While the climate council Trump is proposing has to be officially formed through an executive order, the administration is moving swiftly with plans to create the advisory board. It is expected to be led by National Security Council Senior Director William Happer, a physicist and well-known climate skeptic who has in the past argued that carbon emissions benefit the atmosphere.

The team being organized under Happer is expected to heavily criticize the science behind climate change and question global warming’s impact on U.S. national security.

Last week more than 50 former senior military and national security officials, including former Secretary of Defense Chuck HagelCharles (Chuck) Timothy Hagel15 former Defense officials back waiver for Austin to serve as Defense secretary The Hill's Morning Report - Biden asks Congress to expand largest relief response in U.S. history John Kirby to reprise role as Pentagon press secretary under Biden MORE, wrote a letter to Trump underscoring the importance of considering climate science in national security planning.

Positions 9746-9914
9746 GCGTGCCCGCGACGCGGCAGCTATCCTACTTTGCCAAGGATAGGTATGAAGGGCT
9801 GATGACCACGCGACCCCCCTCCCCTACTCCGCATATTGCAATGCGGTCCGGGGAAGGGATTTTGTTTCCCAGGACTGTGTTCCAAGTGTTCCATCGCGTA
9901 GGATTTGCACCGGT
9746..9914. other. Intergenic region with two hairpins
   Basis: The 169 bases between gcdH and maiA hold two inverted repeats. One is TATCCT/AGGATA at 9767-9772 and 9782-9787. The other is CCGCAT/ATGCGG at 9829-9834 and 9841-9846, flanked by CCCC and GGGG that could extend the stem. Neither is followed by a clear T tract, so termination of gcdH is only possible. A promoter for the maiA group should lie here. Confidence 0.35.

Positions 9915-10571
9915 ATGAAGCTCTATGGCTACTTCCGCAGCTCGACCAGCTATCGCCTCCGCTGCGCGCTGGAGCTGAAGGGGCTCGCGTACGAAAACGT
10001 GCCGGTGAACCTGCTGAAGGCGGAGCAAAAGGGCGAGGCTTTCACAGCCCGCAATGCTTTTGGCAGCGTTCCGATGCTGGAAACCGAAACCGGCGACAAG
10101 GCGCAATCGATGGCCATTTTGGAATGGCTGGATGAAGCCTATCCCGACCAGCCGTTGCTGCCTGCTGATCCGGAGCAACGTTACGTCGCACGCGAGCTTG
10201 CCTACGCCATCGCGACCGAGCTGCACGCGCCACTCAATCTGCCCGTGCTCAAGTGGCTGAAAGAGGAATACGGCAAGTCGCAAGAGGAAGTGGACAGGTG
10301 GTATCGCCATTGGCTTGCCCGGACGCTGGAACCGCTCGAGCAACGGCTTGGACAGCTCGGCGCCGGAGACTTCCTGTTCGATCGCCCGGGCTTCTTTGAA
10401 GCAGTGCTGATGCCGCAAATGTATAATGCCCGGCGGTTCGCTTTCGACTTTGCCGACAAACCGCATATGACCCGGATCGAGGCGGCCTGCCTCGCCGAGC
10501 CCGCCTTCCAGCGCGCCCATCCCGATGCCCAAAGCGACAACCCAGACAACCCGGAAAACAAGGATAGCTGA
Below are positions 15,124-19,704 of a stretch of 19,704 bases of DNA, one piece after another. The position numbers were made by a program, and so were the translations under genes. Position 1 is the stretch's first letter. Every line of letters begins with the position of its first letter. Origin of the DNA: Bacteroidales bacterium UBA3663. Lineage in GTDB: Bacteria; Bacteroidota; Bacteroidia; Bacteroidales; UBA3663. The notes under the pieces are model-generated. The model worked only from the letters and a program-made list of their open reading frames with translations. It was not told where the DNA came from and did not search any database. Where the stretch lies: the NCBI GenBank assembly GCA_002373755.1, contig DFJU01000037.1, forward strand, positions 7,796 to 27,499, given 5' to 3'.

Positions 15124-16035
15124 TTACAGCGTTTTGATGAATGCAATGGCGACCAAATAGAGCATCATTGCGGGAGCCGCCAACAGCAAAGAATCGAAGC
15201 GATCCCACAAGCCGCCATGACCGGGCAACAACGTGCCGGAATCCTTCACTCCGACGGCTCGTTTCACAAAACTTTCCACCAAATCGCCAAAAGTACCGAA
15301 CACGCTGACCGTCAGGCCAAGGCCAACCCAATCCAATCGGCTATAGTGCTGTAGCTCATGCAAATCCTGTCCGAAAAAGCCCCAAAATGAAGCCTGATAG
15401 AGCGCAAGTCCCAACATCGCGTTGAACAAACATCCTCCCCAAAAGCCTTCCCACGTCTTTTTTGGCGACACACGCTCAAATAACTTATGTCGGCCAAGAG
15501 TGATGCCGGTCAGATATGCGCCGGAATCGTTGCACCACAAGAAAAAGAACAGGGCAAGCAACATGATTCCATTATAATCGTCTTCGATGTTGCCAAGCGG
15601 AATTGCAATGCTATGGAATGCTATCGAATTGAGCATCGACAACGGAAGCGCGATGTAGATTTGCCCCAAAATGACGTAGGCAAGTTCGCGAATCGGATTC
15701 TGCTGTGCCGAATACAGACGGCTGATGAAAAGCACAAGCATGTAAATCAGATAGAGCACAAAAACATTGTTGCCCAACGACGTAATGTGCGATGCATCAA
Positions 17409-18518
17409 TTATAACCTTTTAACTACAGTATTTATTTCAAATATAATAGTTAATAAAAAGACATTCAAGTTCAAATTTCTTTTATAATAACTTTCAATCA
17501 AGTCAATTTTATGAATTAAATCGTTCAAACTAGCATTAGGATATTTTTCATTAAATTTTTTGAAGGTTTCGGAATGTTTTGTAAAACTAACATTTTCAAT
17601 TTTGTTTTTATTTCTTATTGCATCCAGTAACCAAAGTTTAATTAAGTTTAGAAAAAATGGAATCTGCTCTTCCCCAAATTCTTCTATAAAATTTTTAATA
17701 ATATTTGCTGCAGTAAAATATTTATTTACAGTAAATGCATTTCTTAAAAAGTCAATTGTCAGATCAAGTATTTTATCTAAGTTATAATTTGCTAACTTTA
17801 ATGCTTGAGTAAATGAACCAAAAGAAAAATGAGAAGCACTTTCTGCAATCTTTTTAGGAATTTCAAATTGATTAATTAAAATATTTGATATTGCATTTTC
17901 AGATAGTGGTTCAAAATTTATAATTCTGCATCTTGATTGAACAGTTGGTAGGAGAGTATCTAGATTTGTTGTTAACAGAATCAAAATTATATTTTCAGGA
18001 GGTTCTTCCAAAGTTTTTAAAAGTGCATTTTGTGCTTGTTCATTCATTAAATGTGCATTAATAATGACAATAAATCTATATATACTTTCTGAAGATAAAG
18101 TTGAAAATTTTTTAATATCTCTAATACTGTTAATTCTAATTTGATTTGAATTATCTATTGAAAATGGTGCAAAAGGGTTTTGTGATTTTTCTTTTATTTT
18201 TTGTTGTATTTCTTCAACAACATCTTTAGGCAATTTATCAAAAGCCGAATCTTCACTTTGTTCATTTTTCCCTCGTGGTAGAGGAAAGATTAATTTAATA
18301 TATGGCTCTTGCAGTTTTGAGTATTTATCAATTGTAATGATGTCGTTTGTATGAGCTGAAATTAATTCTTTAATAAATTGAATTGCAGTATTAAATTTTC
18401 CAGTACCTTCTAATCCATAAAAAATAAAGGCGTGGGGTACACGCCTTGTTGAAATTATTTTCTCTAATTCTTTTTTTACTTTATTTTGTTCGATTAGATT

“Imposing a political test on reports issued by the science agencies, and forcing a blind spot onto the national security assessments that depend on them, will erode our national security,” they wrote.

Lawmakers on Tuesday said their bill "provides the statutory muscle necessary to address this need.”

President TrumpDonald TrumpTrump vows 'No more money for RINOS,' instead encouraging donations to his PAC Federal judge rules 'QAnon shaman' too dangerous to be released from jail Pelosi says Capitol riot was one of the most difficult moments of her career MORE has halted efforts to mitigate the impact of climate change and continues to deny scientific evidence that underscores the severity of this issue. It’s now on Congress to step in and respond to the stark warnings from our scientists and national security experts and take meaningful action to combat the effects of climate change,” said Shaheen in a statement.

“This isn’t a matter of opinion or ideology – this is science. Climate change is real and it poses very serious threats to our national security, from leaving our military facilities vulnerable to extreme weather disasters to the impact on humanitarian crises around the globe. Ignoring the facts will put Americans in danger, at home and abroad.”

Under the proposed bill, the climate security envoy would be additionally responsible for outlining policies to integrate climate science into national security analysis. The bill would also re-establish the special envoy for the Arctic, which Trump dismantled in 2017.